I looked over the treasure chart earlier, and let the players collect this weeks magical items last week. It seemed a horrible idea to dish out goodies when they couldn’t be used. The items didn’t prove to be a difference maker, but at least they were used for one session.

I agree with Ameron, 20 weeks is a long time. It is one of those ‘no duh’ moments, but last week I realized 20 weeks was 5 months of gaming, and that is a long time for one storyline that lasts only three levels. I am much happier with only going 13 weeks, but I think I would be even happier completing a season in 10.

I am lucky when it comes to having a large group of regulars, as the magic item situation is not such a big issue, but when an item would go to a newer or less reliable player, we use generic magic item cards, that way they do not get lost in the future.

For the record, renown cards ARE legal in Season 4, you just cannot combine fortune and renown cards. I decided what I was going to do with fortune cards, since they are not exactly high on anyone’s list to get now as it is, is they get to treat any fortune card as if it were a renown card. That way, they can bring in any one card to use for the encounter.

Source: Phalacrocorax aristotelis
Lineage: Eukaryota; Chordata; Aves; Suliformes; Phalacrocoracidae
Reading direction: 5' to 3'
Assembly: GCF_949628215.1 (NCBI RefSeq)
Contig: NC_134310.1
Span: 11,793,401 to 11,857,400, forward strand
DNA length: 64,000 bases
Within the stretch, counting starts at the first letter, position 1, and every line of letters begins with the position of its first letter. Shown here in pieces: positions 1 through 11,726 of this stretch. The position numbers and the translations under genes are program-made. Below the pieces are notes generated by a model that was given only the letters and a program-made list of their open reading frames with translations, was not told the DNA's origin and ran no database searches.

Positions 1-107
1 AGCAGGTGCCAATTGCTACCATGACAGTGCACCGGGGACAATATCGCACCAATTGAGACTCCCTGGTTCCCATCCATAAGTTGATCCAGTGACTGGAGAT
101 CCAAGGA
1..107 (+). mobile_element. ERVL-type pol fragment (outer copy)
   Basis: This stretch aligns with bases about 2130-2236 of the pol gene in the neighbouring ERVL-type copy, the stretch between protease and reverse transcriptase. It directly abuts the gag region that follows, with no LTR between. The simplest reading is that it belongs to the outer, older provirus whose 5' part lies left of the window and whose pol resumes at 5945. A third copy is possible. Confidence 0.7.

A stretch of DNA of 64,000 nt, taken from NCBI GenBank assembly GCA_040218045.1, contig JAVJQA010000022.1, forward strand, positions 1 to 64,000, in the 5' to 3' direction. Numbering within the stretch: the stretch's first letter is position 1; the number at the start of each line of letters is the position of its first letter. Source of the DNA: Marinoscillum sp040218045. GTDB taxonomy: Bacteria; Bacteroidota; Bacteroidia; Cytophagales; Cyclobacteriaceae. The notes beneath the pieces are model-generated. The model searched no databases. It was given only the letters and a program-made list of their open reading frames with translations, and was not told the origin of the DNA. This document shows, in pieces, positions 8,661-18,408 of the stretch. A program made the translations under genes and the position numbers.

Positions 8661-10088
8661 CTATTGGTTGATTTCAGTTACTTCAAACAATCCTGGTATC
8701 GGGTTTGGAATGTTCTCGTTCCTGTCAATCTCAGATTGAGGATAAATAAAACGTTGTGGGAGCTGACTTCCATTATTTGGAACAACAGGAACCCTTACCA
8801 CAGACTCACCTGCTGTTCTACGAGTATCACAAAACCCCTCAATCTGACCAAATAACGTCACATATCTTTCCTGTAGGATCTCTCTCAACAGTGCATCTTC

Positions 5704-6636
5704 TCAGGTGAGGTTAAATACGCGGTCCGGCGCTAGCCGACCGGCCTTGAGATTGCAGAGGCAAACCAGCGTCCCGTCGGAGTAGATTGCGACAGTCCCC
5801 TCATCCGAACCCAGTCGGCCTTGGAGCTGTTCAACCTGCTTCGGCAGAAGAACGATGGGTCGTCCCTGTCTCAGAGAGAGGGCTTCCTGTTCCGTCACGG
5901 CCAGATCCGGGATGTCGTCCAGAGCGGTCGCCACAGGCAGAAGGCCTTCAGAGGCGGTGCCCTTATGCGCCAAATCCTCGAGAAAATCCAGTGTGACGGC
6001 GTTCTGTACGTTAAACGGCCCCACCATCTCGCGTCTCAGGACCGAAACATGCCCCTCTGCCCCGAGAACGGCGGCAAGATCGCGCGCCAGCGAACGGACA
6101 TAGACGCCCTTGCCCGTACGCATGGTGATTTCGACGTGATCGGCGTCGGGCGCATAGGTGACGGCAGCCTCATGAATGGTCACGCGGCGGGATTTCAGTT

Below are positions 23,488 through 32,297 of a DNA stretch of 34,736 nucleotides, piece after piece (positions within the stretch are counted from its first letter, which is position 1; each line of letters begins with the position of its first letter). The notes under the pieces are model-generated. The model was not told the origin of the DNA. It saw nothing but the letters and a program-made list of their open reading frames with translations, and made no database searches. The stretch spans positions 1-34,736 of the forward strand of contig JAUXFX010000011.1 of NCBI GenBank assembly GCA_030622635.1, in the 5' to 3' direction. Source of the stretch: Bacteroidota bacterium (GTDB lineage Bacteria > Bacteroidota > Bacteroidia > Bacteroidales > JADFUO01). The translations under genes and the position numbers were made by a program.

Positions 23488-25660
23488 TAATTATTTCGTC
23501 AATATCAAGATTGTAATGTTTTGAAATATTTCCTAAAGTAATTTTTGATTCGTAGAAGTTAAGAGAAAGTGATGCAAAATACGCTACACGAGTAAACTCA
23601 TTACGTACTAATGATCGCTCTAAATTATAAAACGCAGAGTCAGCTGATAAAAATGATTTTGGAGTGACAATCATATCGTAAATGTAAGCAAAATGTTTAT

As a few have mentioned, the money is an issue, since it seems worthless. I like Ameron’s idea though of adding it up and then giving out an additional magic item once one could be purchased. Something needs to be done to give it more meaning.

Overall, we enjoyed the campaign and are looking forward to season 4. I have looked over the whole campaign, and it looks decent. Now Wizards just needs to put out packs of minis’ that matches up with the campaign, that would be highly beneficial, and out of all the money making tactics they are trying, that seems to be lost potential. I am happy to see DM’s are given the entire campaign in one shot again as opposed to waiting around for the chapters which was a royal pain. Also, Wizards sent out an awesome DM packet of appreciation. I loved the free swag.

7 Halfie February 5, 2011 at 11:24 pm